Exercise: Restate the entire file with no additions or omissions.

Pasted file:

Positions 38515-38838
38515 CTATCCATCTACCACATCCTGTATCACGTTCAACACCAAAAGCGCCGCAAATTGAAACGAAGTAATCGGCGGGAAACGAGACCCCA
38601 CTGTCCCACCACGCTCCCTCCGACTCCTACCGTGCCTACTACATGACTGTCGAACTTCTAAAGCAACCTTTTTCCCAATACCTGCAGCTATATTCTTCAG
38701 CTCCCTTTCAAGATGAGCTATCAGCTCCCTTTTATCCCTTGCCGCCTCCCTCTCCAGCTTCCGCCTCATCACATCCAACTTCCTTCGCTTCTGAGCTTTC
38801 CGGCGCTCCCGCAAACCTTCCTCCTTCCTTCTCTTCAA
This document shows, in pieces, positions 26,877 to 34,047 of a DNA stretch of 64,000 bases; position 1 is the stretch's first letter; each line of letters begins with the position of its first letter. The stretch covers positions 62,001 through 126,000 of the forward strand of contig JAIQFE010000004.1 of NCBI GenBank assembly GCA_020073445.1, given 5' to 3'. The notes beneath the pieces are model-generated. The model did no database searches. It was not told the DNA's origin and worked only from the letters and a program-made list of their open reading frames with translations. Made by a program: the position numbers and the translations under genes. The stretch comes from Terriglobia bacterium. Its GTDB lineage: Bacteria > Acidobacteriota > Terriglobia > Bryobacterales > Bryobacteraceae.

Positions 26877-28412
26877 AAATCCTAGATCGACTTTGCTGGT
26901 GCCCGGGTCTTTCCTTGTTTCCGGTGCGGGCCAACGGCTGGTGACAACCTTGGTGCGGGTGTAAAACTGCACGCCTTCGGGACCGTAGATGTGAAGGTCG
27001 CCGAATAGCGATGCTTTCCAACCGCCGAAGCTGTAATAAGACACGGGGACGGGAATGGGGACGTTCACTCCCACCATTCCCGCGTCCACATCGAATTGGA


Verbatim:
Positions 38515-38838
38515 CTATCCATCTACCACATCCTGTATCACGTTCAACACCAAAAGCGCCGCAAATTGAAACGAAGTAATCGGCGGGAAACGAGACCCCA
38601 CTGTCCCACCACGCTCCCTCCGACTCCTACCGTGCCTACTACATGACTGTCGAACTTCTAAAGCAACCTTTTTCCCAATACCTGCAGCTATATTCTTCAG
38701 CTCCCTTTCAAGATGAGCTATCAGCTCCCTTTTATCCCTTGCCGCCTCCCTCTCCAGCTTCCGCCTCATCACATCCAACTTCCTTCGCTTCTGAGCTTTC
38801 CGGCGCTCCCGCAAACCTTCCTCCTTCCTTCTCTTCAA
This document shows, in pieces, positions 26,877 to 34,047 of a DNA stretch of 64,000 bases; position 1 is the stretch's first letter; each line of letters begins with the position of its first letter. The stretch covers positions 62,001 through 126,000 of the forward strand of contig JAIQFE010000004.1 of NCBI GenBank assembly GCA_020073445.1, given 5' to 3'. The notes beneath the pieces are model-generated. The model did no database searches. It was not told the DNA's origin and worked only from the letters and a program-made list of their open reading frames with translations. Made by a program: the position numbers and the translations under genes. The stretch comes from Terriglobia bacterium. Its GTDB lineage: Bacteria > Acidobacteriota > Terriglobia > Bryobacterales > Bryobacteraceae.

Positions 26877-28412
26877 AAATCCTAGATCGACTTTGCTGGT
26901 GCCCGGGTCTTTCCTTGTTTCCGGTGCGGGCCAACGGCTGGTGACAACCTTGGTGCGGGTGTAAAACTGCACGCCTTCGGGACCGTAGATGTGAAGGTCG
27001 CCGAATAGCGATGCTTTCCAACCGCCGAAGCTGTAATAAGACACGGGGACGGGAATGGGGACGTTCACTCCCACCATTCCCGCGTCCACATCGAATTGGA